The state Board of Public Utilities is expected to approve a settlement today that will let Public Service Electric & Gas build a new switching station in Newark’s West Ward, a project the utility says could prevent some of the widespread outages that left most of the city in the dark after Hurricane Sandy.
The agreement between PSE&G and Newark may end a year-old dispute over the utility’s plans to build a $138 million switching station, a project required by the operator of the nation’s largest power grid to increase reliability and relieve congestion. The latter can spike power prices for both consumers and businesses.
In the wake of the storm, which left millions of customers without electricity and gas, some for more than a week, theon building resiliency into the power grid. That has led the BPU to order utilities to upgrade their infrastructure, an order PSE&G has embraced.
The state’s largest utility won approval from the BPU last May for ato upgrade its electric and gas systems, boosting the resilience of both. The Newark project is part of those improvements.
At one point during Hurricane Sandy, 95 percent of Newark was without power for at least 24 hours, largely because enormous storm surges flooded switching stations and substations that were located closer to the water, according to Karen Johnson, a spokeswoman for PSE&G. The new switching station is located farther inland. If it had been built before the storm, it could have helped keep the lights on in Newark for thousands of customers, the utility said.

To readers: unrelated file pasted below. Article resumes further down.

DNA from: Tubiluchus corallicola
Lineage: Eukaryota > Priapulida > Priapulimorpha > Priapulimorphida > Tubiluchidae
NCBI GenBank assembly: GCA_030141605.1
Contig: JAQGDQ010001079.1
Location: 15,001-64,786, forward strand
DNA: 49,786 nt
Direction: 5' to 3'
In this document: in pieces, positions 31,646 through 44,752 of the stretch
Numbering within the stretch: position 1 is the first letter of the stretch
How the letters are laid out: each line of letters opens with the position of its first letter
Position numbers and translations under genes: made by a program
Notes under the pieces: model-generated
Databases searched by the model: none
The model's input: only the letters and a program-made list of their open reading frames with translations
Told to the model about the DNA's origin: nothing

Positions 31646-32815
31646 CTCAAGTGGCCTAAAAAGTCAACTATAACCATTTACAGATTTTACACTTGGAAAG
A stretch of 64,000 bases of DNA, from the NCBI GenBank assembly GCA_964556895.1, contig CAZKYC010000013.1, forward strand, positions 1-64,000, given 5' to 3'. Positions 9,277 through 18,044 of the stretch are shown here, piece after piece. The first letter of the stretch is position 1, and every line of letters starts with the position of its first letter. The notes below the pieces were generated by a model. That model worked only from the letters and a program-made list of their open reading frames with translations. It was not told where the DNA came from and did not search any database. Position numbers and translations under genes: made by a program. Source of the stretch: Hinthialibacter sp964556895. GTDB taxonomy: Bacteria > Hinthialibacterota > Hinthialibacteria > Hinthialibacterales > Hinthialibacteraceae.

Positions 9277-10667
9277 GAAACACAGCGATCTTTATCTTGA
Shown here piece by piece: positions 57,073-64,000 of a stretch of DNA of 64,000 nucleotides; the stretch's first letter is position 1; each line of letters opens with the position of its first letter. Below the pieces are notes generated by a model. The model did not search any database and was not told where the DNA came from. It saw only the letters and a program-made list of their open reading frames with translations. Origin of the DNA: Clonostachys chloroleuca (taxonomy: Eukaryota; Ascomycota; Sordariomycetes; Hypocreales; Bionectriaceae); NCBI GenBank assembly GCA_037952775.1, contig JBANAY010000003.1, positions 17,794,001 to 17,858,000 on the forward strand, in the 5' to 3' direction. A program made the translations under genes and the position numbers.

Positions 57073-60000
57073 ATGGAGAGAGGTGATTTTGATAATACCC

Initially, Newark officials balked at approving the project, rejecting the proposal at a zoning board meeting, objecting to its size, location, and other aspects of the plan. But this past November, city officials reached a settlement with PSE&G, which agreed to guarantee payments for the next 30 years to the city. The agreement will allow the city to float a bond and receive the funds sooner.
The switching station is part of the utility’s transmission system, where high-voltage power from transmission lines is stepped down to allow electricity to be delivered to utility substations, which send it to homes and businesses.
“Based on the current demand projections, this station will be critical in providing Newark residents and business with the reliability they need as early as the summer of 2016,’’ said Jorge Cardenas, PSE&G’s vice president of asset management in a press release last February.
As part of the project, PSE&G will spend between $4.5 million and $8 million to address environmental concerns on the property. The utility also agreed to reduce the size of the project by approximately 2.5 acres to about three acres. The other land will be given to the city for redevelopment.
Newark officials did not respond to a call for comment. The BPU does not comment on issues pending before the agency.